Survey data compiled by a national technology transfer organization shows Case Western Reserve University continuing a leadership role among Ohio universities, hospitals and research institutes by collecting $35.3 million in licensing revenues over a recent three-year period, and the outlook for ongoing strong performance is bright.
The Association of University Technology Managers (AUTM) recently released its U.S. Licensing Activity Survey, including fiscal year 2008 (the latest comparative statistics available).
"Although the national 2009 data for U.S. research institutions has yet to be released, we are confident that we will again exhibit best-of-class performance, as 2009 was a record-setting year at CWRU in terms of both income and company formation," said Mark E. Coticchia, the university's vice president for research and technology management.
Specific to Ohio colleges and universities participating in the AUTM survey, in fiscal 2008 CWRU ranks number one in licensing income ($13.3 million), executed licenses and options (34) and cumulative active licenses (217). CWRU Technology Transfer had $16.2 million in revenue in fiscal 2009.
Nationally, CWRU's licensing revenues in fiscal 2008 ranked in the top 25 among all schools and outpaced other notable institutions, including peer-group members Johns Hopkins, Vanderbilt, Carnegie-Mellon and Dartmouth.
Also at the national level, CWRU consistently ranked in the top 15 in various categories with respect to the 135 institutions with a research base of $350 million or less. Among a peer group of 43 schools, CWRU ranked sixth in licensing income, ninth in invention disclosures and tenth in license/options executed and cumulative active licenses.
"I believe that our last several years of success are largely predicated upon commitments and principles that we initiated in 2002, when our trustees and operational leadership realized the needs and opportunities tied to sound commercialization of cutting edge research" Coticchia said. "We firmly believe that the approach and operational approaches to which we subscribe at CWRU will continue to be successful from both a commercialization and translational perspective."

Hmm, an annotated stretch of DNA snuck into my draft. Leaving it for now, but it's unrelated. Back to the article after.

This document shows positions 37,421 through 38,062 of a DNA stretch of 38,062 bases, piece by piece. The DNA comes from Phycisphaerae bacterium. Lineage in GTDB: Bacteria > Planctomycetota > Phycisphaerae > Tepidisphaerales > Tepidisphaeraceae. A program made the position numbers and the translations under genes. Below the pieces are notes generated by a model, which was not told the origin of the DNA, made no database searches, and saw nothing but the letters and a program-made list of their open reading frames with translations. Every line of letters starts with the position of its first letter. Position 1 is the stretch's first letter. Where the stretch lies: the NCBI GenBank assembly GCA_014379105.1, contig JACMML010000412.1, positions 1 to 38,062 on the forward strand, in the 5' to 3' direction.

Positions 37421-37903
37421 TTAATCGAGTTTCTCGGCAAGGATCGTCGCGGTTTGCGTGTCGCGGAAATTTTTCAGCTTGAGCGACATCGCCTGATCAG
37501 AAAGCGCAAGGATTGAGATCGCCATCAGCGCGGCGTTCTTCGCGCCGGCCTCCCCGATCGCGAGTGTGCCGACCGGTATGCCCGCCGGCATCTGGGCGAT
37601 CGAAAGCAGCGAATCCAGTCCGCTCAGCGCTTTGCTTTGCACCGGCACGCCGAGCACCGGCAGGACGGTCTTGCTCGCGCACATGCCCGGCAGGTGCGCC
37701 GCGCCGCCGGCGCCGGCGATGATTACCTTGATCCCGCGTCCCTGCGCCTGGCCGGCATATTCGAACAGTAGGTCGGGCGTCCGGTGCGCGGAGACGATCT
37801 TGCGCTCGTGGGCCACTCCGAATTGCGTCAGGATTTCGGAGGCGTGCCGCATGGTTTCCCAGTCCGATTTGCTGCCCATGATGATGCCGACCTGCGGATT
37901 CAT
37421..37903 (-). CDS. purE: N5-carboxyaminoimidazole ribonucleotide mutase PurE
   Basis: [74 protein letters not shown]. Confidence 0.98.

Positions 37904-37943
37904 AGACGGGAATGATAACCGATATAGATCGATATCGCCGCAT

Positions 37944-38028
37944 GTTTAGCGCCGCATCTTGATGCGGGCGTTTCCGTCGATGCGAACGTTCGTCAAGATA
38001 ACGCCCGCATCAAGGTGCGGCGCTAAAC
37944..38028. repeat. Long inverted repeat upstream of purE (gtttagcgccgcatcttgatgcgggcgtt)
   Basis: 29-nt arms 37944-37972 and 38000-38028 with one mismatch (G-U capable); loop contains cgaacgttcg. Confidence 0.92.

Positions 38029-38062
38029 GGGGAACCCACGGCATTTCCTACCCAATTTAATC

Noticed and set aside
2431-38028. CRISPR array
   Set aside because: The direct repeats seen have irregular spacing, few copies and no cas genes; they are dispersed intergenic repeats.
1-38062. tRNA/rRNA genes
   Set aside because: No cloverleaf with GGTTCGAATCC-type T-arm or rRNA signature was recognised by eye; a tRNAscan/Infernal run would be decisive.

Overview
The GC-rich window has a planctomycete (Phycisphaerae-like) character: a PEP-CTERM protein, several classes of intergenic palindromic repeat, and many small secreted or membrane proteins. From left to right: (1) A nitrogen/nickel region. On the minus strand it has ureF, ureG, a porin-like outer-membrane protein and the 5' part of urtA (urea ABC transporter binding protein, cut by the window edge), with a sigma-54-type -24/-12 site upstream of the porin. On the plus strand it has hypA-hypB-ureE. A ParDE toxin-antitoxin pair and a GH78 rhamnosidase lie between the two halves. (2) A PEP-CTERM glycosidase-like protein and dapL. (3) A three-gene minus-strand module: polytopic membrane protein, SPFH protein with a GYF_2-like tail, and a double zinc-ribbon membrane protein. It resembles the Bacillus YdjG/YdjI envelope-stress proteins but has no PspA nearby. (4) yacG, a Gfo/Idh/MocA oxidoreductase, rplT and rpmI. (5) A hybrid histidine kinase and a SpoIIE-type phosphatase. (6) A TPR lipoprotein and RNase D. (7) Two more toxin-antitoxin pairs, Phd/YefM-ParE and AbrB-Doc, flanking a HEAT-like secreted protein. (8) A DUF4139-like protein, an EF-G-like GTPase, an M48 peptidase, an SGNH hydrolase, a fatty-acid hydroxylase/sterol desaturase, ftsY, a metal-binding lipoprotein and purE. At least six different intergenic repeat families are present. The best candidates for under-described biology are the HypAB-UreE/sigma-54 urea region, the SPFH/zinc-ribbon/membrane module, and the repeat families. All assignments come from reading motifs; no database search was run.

The nation's recession has not interfered with opportunities for partnering and licensing, said Joseph Jankowski, associate vice president technology management.
"Likewise, our startup portfolio companies continue to exhibit the ability to raise investment capital despite the challenges facing the private equity markets," Jankowski said. "It's hard to provide a definitive reason for insulation from the macro-economic factors, but it may be that product-stage commercial firms are turning to research institutions as a way to grow their future product portfolios rather than investing in internal R&D."
Technology transfer is a term used to describe a formal transfer of rights to use and commercialize new discoveries and innovations resulting from scientific research to another party. Universities typically transfer technology by protecting it through patents and copyrights, then licensing its use.
The mission of the Technology Transfer Office (TTO) at Case Western Reserve University is to assist and lead the successful commercialization of ideas created by the university's valuable research.
The Association of University Technology Managers, with headquarters in Deerfield, Ill., is a nonprofit organization with an international membership of more than 3,000 technology managers and business executives. AUTM members — managers of intellectual property, one of the most active growth sectors of the global economy — come from more than 300 universities, research institutions and teaching hospitals as well as numerous businesses and government organizations.
Case Western Reserve University is committed to the free exchange of ideas, reasoned debate and intellectual dialogue. Speakers and scholars with a diversity of opinions and perspectives are invited to the campus to provide the community with important points of view, some of which may be deemed controversial. The views and opinions of those invited to speak on the campus do not necessarily reflect the views of the university administration or any other segment of the university community.